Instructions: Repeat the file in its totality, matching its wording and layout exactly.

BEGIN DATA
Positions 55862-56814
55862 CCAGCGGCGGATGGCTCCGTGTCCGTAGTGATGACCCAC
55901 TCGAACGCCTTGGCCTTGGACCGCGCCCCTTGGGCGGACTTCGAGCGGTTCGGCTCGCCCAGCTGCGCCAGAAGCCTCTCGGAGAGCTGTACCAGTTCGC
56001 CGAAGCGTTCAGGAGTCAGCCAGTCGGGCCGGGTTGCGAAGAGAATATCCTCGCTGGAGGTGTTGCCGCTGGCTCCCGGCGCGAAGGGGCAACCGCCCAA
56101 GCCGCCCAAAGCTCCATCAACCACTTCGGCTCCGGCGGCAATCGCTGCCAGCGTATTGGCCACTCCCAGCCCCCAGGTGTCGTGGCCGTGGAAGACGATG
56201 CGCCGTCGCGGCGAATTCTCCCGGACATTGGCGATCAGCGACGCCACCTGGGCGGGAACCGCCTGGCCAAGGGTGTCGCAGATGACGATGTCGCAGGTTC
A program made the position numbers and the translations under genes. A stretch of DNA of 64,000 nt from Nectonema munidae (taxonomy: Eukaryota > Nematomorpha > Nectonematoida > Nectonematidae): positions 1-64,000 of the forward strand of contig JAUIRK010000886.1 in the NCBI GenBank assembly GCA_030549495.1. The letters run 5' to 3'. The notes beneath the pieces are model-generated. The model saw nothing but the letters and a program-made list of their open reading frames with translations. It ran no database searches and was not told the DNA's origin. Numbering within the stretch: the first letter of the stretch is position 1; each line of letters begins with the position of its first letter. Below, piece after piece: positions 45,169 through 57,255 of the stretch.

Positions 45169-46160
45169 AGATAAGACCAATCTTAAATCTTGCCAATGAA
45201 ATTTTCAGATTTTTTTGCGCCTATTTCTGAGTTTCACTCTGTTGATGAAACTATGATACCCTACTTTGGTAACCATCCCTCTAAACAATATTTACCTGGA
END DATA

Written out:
Positions 55862-56814
55862 CCAGCGGCGGATGGCTCCGTGTCCGTAGTGATGACCCAC
55901 TCGAACGCCTTGGCCTTGGACCGCGCCCCTTGGGCGGACTTCGAGCGGTTCGGCTCGCCCAGCTGCGCCAGAAGCCTCTCGGAGAGCTGTACCAGTTCGC
56001 CGAAGCGTTCAGGAGTCAGCCAGTCGGGCCGGGTTGCGAAGAGAATATCCTCGCTGGAGGTGTTGCCGCTGGCTCCCGGCGCGAAGGGGCAACCGCCCAA
56101 GCCGCCCAAAGCTCCATCAACCACTTCGGCTCCGGCGGCAATCGCTGCCAGCGTATTGGCCACTCCCAGCCCCCAGGTGTCGTGGCCGTGGAAGACGATG
56201 CGCCGTCGCGGCGAATTCTCCCGGACATTGGCGATCAGCGACGCCACCTGGGCGGGAACCGCCTGGCCAAGGGTGTCGCAGATGACGATGTCGCAGGTTC
A program made the position numbers and the translations under genes. A stretch of DNA of 64,000 nt from Nectonema munidae (taxonomy: Eukaryota > Nematomorpha > Nectonematoida > Nectonematidae): positions 1-64,000 of the forward strand of contig JAUIRK010000886.1 in the NCBI GenBank assembly GCA_030549495.1. The letters run 5' to 3'. The notes beneath the pieces are model-generated. The model saw nothing but the letters and a program-made list of their open reading frames with translations. It ran no database searches and was not told the DNA's origin. Numbering within the stretch: the first letter of the stretch is position 1; each line of letters begins with the position of its first letter. Below, piece after piece: positions 45,169 through 57,255 of the stretch.

Positions 45169-46160
45169 AGATAAGACCAATCTTAAATCTTGCCAATGAA
45201 ATTTTCAGATTTTTTTGCGCCTATTTCTGAGTTTCACTCTGTTGATGAAACTATGATACCCTACTTTGGTAACCATCCCTCTAAACAATATTTACCTGGA